therefore the stoics could not but think that the fiery principle would wear out all the rest, and at last make an end of the world, which notwithstanding without such a lingering period the Creator may effect at his pleasure: and to make an end of all things on earth, and our planetical system of the world, he need but put out the sun,
I was not so curious to entitle the stars unto any concern of his death, yet could not but take notice that he died when the moon was in motion from the meridian; at which time an old Italian long ago would persuade me that the greatest part of men died: but herein I confess I could never satisfy my curiosity; although from the time of tides in places upon or near the sea, there may be considerable deductions; and Pliny[B 1] hath an odd and remarkable passage concerning the death of men and animals upon the recess or ebb of the sea. However, certain it is, he died in the dead and deep part of the night, when Nox might be most apprehensibly said to be the daughter of Chaos, the mother of sleep and death, according to old genealogy; and so went out of this world about that hour when our blessed Saviour entered it, and about what time many conceive he will return again unto it. Cardan hath a peculiar and no hard observation from a man's hand to know whether he was born in the day or night, which I confess holdeth in my own. And Scaliger to that purpose hath another from the tip of the ear:[B 2] most men are begotten in the night, animals in the day; but whether more persons have been born in the night or the day, were a curiosity undecidable, though more have perished by violent deaths in the day; yet in natural dissolutions both times may hold an indifferency, at least but contingent inequality. The whole course of time runs out in the nativity and death of things; which whether they happen by succession or coincidence, are best computed by the natural not artificial day.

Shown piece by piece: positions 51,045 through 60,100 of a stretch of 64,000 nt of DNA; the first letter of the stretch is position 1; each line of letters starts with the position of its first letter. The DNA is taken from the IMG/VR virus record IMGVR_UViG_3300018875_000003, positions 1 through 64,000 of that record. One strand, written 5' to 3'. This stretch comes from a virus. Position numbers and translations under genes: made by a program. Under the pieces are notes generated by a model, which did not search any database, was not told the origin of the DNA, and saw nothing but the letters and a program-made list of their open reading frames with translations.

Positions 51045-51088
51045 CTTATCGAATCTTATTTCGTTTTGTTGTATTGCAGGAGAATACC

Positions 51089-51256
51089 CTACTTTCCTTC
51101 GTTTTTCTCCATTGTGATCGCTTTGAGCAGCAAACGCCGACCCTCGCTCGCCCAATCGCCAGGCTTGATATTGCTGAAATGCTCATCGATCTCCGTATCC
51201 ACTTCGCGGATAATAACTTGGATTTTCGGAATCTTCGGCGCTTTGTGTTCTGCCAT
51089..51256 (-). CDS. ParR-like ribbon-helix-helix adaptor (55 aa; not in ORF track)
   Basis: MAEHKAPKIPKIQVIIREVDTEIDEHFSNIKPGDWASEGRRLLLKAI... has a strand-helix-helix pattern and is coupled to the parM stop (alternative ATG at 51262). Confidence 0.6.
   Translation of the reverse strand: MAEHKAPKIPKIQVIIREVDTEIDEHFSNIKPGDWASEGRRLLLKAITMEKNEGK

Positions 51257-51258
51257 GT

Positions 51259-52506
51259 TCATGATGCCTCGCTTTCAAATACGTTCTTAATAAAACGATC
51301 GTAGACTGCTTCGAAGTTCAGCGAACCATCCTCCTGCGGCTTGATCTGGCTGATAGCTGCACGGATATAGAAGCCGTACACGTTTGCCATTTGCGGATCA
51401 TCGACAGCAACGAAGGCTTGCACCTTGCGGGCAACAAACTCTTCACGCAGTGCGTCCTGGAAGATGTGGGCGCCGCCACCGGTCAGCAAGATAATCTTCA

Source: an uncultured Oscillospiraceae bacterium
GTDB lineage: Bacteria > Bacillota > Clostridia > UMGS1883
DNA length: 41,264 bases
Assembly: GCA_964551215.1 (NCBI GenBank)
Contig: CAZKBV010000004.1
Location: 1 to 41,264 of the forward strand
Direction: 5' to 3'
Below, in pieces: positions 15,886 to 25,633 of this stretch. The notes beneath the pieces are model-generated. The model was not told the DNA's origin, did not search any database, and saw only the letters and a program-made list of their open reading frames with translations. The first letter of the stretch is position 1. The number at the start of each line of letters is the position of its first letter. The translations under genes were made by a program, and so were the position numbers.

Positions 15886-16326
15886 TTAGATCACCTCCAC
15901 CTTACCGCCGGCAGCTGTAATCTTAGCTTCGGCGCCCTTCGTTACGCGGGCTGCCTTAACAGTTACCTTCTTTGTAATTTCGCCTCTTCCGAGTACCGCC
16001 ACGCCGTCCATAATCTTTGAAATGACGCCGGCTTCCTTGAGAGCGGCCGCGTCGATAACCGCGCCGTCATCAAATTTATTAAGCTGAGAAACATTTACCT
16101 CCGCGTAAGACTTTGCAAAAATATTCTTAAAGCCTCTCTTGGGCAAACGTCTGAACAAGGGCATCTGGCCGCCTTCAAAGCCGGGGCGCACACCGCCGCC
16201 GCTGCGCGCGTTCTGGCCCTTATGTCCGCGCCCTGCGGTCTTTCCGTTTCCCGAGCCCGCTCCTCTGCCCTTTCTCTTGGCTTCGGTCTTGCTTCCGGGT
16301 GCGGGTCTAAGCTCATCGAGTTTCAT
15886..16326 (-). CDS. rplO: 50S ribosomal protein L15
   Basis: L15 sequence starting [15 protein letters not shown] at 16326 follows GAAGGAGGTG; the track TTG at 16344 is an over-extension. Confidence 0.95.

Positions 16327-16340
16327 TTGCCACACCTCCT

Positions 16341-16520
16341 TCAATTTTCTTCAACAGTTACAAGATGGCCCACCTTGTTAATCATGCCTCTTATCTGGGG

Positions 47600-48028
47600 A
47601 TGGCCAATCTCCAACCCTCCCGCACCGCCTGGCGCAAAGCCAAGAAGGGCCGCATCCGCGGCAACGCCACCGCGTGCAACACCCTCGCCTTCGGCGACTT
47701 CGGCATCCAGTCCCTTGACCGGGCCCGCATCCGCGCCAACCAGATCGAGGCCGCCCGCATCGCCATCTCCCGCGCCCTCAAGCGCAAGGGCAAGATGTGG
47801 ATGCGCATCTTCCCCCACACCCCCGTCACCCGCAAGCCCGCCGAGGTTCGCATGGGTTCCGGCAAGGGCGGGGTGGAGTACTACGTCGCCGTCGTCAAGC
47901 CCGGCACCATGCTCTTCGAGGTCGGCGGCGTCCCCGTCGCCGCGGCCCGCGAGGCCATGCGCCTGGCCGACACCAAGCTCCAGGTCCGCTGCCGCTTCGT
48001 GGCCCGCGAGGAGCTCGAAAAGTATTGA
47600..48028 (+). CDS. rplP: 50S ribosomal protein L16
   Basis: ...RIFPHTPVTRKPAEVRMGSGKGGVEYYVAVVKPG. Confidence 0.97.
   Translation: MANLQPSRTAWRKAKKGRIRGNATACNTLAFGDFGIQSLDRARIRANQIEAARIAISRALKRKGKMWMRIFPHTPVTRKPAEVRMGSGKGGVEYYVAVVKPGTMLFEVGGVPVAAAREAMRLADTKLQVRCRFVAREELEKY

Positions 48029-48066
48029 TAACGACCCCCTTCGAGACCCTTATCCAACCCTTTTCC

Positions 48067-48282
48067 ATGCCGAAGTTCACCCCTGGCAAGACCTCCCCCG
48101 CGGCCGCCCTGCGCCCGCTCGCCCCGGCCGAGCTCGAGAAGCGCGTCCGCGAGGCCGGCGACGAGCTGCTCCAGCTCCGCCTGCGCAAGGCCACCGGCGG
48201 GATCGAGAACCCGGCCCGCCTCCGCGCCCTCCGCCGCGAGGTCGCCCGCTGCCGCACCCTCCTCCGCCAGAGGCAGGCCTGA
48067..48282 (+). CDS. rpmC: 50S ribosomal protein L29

That Charles the Fifth was crowned upon the day of his nativity, it being in his own power so to order it, makes no
- Pliny.] Aristoteles nullum animal nisi æstu recedente expirare affirmat: observatum id multum in Gallico Oceano et duntaxat in homine compertum, lib. 2, cap. 101.
- Scaliger, &c.] Auris pars pendula lobus dicitur, non omnibus ea pars est auribus; non enim iis qui noctu nati sunt, sed qui interdiu, maxima ex parte.—Com. in Aristot. de Animal. lib. 1.